How many years have you been living in Chengdu?

How is your Chinese?

How far can you go in three months?

Do you find it is hard to practice your Chinese with your local friends? Do they insist upon speaking English with you?

When introducing yourself in Chinese, do you sound like this?

Are you often frustrated, asking yourself:

Why does Chinese have tones?

Why are there so many characters with the same pronunciation?

Why are there so many classifiers?

Why when Chinese say shopping they say “mǎi dōnɡ xī” Instead of “mǎi nán běi”?

Why? Why? Why?

Why is Chinese so darn hard?

It doesn’t have to be… 

A new opportunity is coming up!

S-COOL, Chinese learning school have been developing a Chinese course to make learning fun and colloquial  – while still giving you what you need to pass the HSK exams.

 Sign up for our beginner course which starts on 3rd December 2018, and claim a free HSK4 exam training pack, and vouchers to EAT and DRINK for FREE around Chengdu with our superb coupons package.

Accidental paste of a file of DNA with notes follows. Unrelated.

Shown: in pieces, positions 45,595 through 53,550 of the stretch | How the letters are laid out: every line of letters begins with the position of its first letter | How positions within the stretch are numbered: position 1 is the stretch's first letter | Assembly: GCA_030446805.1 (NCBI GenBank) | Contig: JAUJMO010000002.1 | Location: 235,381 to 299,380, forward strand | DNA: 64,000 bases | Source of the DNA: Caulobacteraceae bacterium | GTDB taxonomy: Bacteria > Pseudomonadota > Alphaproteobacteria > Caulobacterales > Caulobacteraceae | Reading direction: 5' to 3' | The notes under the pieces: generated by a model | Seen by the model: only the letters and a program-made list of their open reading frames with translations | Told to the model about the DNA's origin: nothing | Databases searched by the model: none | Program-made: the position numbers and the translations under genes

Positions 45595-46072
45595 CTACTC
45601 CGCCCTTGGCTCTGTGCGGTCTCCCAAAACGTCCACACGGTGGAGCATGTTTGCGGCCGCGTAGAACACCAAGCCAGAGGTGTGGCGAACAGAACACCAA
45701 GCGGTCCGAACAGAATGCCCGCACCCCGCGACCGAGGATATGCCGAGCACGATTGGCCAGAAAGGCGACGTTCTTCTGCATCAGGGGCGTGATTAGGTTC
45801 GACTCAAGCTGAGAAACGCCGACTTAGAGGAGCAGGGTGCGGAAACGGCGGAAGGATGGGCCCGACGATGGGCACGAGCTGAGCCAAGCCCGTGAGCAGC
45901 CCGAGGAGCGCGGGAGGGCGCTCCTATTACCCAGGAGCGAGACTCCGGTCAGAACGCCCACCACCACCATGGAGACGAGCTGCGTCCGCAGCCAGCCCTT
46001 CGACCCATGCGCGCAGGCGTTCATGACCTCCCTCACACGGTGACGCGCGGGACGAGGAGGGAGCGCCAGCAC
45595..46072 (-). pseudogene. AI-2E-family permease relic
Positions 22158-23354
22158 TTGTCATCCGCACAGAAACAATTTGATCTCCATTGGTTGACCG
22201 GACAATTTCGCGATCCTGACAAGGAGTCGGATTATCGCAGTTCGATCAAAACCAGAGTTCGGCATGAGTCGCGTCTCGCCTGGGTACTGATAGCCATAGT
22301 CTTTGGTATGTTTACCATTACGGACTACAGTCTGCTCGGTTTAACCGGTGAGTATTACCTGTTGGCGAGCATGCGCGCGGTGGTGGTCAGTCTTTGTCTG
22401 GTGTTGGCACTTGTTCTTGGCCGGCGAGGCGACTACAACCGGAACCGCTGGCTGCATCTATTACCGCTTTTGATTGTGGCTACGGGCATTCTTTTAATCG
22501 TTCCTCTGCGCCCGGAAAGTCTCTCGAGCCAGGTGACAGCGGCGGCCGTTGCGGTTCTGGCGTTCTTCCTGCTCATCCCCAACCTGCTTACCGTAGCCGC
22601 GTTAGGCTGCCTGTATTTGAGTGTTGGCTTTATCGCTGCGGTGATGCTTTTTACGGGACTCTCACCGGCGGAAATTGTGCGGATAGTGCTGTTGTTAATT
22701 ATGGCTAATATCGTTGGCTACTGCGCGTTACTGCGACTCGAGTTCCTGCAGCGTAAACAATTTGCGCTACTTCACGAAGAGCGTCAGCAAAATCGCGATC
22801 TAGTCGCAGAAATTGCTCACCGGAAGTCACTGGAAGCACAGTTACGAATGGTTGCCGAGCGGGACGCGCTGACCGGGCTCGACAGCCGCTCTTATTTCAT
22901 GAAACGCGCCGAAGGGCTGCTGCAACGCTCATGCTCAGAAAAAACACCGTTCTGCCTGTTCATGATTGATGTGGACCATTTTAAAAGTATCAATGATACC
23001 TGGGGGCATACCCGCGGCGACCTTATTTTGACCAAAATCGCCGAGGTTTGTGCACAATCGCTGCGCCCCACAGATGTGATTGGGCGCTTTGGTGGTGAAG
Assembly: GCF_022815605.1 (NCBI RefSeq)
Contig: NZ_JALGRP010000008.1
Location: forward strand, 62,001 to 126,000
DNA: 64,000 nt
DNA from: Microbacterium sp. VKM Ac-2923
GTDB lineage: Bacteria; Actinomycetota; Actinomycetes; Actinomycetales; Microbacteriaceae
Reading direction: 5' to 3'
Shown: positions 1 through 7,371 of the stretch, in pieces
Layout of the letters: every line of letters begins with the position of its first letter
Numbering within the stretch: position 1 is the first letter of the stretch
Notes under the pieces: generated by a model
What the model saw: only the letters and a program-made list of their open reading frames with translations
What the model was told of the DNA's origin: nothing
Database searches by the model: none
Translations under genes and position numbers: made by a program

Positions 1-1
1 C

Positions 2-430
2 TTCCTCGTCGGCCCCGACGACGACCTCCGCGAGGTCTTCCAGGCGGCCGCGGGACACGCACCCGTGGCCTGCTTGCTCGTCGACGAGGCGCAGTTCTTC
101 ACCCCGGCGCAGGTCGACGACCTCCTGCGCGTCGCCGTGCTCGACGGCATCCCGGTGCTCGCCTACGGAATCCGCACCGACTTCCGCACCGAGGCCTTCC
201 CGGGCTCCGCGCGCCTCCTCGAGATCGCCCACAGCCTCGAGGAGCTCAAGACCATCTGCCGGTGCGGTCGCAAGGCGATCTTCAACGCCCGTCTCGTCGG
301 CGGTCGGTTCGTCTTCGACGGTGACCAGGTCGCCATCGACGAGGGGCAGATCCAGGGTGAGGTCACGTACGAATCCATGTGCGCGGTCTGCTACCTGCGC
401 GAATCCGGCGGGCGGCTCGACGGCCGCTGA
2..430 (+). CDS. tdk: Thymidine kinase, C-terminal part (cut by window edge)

About the Course

Beginner Class (3 Months, 84 Classes, 6480RMB)


Formal class: 36 classes, two hours per class, three times per week. (Learning new materials)

Review class: 36 classes, two hours per class, three times per week. (Review and re-enforce)

Cultural class: 12 classes, two hours per class, once a week.

There is also an option to do this part time, which will have 3 classes per week and take approximately 6 months.

Freebies, bonuses and more...

All these things below are included for free when you purchase the begginers course:

Sign Up!

Scan below to sign up, or for questions:

Scan to follow official account

About S-COOL

S-COOL was established by 3 Chinese ladies who learned English mainly by hanging out with their foreign friends. They found that whilst their English improved rapidly they notice that their foreign friends Chinese skills were progressing in a slow and unsteady pace and they often complained that “Chinese is just a very hard language”.

The S-COOL Campus in Tongzilin

Deeper investigation of the subject led to the conclusion that the fault wasn’t in the Chinese language itself but rather in the method being use to teach foreigners. Armed with deeper knowledge of foreign cultures and new, fun and logic methods of teaching, they set out to prove that the “devil” isn’t that scary after all…

Author: CDExpat_Jamie

CDIS China Chengdu